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Basic income support in the context of Covid-19 and beyond

This project is funded by extra-budgetary resources provided by the Government of Canada.
  • Amount funded: £29,650
  • Year: 2021
  • Duration: 12 months
  • Locations: South Africa
Issue

Many working age adults in South Africa who benefited from the government’s Social Relief of Distress package, introduced to alleviate the social impact of the Covid-19 pandemic, will be without income support once the extension of the grant ends on 31 March 2022.

Project partners
Black Sash
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How we are helping

This project will facilitate engagement between civil society and government to advocate for basic income support for those aged 18-59 years with little or no income.

About the project

In South Africa, the Covid-19 pandemic has exacerbated the triple challenge already faced of poverty, inequality and unemployment: 40% of the population are chronically poor.

Section 27 of the 1996 South African Constitution makes provision for social security ‘including appropriate social assistance if they are unable to support themselves.’ The current programme provides income support for around 18 million elderly, children and persons with disabilities. Notably excluded from these packages are able bodied persons aged 18 to 59, frequently impacted by structural unemployment, inequality and poverty.

In April 2020, the South African government introduced a Social Relief of Distress (SRD) package to respond to the social impacts of the pandemic, including monthly grants for those with zero income and a caregivers grant for those already receiving the child support grant.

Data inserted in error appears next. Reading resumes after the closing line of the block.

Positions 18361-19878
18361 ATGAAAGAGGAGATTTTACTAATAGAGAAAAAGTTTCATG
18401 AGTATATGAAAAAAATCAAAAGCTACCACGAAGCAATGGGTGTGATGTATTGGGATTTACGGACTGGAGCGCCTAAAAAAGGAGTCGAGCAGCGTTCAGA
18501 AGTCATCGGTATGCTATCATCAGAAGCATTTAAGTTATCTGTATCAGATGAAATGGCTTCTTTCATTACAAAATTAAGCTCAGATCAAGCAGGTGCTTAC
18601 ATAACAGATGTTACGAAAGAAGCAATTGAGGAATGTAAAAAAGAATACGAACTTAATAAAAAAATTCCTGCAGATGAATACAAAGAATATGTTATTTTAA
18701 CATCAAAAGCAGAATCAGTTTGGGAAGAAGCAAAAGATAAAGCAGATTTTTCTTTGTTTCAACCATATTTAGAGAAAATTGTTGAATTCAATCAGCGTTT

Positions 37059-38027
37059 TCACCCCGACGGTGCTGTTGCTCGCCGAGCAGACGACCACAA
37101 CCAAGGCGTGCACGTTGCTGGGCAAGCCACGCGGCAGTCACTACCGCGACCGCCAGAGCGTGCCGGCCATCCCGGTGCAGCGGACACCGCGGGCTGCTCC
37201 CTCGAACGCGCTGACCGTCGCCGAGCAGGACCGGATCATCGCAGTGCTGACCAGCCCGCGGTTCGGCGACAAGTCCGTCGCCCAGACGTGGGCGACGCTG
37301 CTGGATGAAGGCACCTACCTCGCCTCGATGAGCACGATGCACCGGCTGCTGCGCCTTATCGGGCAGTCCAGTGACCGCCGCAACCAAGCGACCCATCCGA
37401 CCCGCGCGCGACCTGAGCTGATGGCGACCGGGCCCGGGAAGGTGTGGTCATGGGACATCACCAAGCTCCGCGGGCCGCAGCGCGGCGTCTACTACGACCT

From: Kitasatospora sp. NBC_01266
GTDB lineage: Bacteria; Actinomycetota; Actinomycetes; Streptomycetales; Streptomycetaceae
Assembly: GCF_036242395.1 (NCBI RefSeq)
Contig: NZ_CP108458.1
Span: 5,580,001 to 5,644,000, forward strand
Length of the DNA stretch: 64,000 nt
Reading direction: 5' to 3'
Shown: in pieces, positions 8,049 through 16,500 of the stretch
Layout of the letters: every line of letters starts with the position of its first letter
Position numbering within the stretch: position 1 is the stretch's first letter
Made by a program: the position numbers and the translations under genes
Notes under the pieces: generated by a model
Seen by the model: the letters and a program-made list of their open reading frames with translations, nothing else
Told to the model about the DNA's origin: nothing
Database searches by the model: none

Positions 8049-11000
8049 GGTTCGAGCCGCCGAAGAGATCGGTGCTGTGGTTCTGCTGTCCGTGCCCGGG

Over 8.6 million people applied for the Covid-19 SRD grant but only 4.2 million were successful, with many facing challenges accessing the digital application platform. A further 188,000 refugees, asylum seekers and migrants with special permits won the right to receive income support through a court order. Grants under the SRD package have now ended, leaving many adults of working age without income support.

This project aims to improve social assistance for those aged 18-59 years with little or no income by advocating for basic income support.

It will achieve this by:

  • Conducting a research study on the impact, policy framework and delivery systems of the new adult social grants among three beneficiary groups: recipients of the Covid-19 support grant, women receiving child support grants on behalf of children in their care (who were excluded from the Covid SRD grant between November 2020 and July 2021) and the refugee/migrant cohort.
  • Using the research to inform a basic income support (BIS) awareness campaign working in partnership with civil society organisations (CSOs) and networks to develop messaging, create information materials and distribute to targeted audiences via a range of platforms.
  • Engaging with senior officials at the Department of Social Development, National Treasury and the Social Development Portfolio Committee to advocate for more inclusive social assistance including BIS.
Project Partners
Black Sash

Black Sash protects, realises and advances socio-economic rights. It ensures that legislation, policy and systems better protect and advance the rights of the poor and that civil society and an active citizenry claim their rights and hold governments to account. Black Sash do this through advocacy campaigns; community-based monitoring and research; and rights information and education. It previously delivered the Hands Off Our Grants (HOOG) campaign (2013-2018) to stop unlawful and fraudulent deductions from grants given to social security beneficiaries. Black Sash has worked in the area of social security for many years including campaigning for basic income support.

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